```void xor_swap(int &x, int &y) {
x = x ^ y;
y = x ^ y;
x = x ^ y;
}
```

This function might lead to unexpected results if the formal parameters x and y alias the same location. For instance, the program below, which uses the xor_swap implementation zeros the actual parameter, instead of keeping its value:

```int main() {
int a = 2;
int b = 3;
printf("%d, %d\n", a, b);
xor_swap(a, a);
printf("%d, %d\n", a, b);
}
```

#### Lazy Evaluation

The strict evaluation strategies force the evaluation of the actual parameters before passing them to the called function. To illustrate this fact, the program below, implemented in python, loops.

```def andF(a, b):
if not a:
return True
else:
return b

def g(x):
if g(x):
return True
else:
return False

f = andF(False, g(3))
```

There are parameter passing strategies that do not require the parameters to be evaluated before being passed to the called function. These strategies are called lazy. The three most well-known lazy strategies are call by macro expansion, call by name and call by need.

Call by Macro Expansion: many programming languages, including C, lisp and scheme, provide developers with a mechanism to add new syntax to the core language grammar called macros. Macros are expanded into code by a macro preprocessor. These macros might contain arguments, which are copied in the final code that the preprocessor produces. As an example, the C program below implements the swap function via a macro:

```#define SWAP(X,Y) {int temp=X; X=Y; Y=temp;}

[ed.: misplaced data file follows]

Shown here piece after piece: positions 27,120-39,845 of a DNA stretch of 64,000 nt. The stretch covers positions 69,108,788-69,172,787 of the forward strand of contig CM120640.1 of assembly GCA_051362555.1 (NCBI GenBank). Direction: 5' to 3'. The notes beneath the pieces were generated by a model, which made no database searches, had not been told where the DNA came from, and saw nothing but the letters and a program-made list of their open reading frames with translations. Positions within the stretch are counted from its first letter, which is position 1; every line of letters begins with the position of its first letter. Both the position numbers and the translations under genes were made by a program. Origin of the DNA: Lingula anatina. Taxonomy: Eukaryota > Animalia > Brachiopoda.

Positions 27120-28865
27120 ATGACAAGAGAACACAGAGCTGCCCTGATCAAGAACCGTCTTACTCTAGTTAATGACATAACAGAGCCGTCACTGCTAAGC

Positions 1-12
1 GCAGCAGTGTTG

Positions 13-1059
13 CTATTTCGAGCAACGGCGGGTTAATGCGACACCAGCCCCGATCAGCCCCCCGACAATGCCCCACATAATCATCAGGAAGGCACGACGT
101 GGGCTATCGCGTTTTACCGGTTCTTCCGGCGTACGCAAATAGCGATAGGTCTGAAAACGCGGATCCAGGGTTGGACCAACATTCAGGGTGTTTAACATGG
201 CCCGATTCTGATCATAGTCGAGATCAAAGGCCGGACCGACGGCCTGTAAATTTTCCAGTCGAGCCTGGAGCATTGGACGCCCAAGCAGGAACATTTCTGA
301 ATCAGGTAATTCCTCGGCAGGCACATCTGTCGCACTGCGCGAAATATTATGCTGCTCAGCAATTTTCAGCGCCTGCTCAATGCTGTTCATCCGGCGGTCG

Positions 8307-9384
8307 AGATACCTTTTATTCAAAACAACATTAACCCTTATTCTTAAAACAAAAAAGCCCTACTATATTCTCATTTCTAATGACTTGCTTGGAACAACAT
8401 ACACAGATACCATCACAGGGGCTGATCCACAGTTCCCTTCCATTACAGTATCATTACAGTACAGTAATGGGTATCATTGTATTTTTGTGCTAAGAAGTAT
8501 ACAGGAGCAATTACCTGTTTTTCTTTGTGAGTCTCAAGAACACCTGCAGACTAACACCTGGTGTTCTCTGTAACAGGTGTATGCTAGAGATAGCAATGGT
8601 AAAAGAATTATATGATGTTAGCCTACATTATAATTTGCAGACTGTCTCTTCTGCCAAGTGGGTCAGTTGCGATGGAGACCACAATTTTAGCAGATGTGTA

int main() {
int a = 2;
int b = 3;
printf("%d, %d\n", a, b);
SWAP(a, b);
printf("%d, %d\n", a, b);
}
```

This macro implements a valid swap routine. The preprocessed program will look like the code below. Because the body of the macro is directly copied into the text of the calling program, it operates on the context of that program. In other words, the macro will refer directly to the variable names that it receives, and not to their values.

```int main() {
int a = 2;
int b = 3;
printf("%d, %d\n", a, b);
{ int tmp = (a); (a) = (b); (b) = tmp; };
printf("%d, %d\n", a, b);
}
```

The expressions passed to the macro as parameters are evaluated every time they are used in the body of the macro. If the argument is never used, then it is simply not evaluated. As an example, the program below will increment the variable b twice:

```#define MAX(X, Y) ((X) > (Y) ? (X) : (Y))
int main() {
int a = 2, b = 3;
int c = MAX(a, b++);
printf("a = %d, b = %d, c = %d\n", a, b, c);
}
```

Macros suffer from one problem, called variable capture. If a macro defines a variable v that is already defined in the environment of the caller, and v is passed to the macro as a parameter, the body of the macro will not be able to distinguish one occurrence of v from the other. For instance, the program below has a macro that defines a variable temp. The call inside main causes the variable temp defined inside this function to be captured by the definition inside the macro's body.

```#define SWAP(X,Y) {int temp=X; X=Y; Y=temp;}
int main() {
int a = 2;
int temp = 17;
printf("%d, temp = %d\n", a, temp);
SWAP(a, temp);
printf("%d, temp = %d\n", a, temp);
}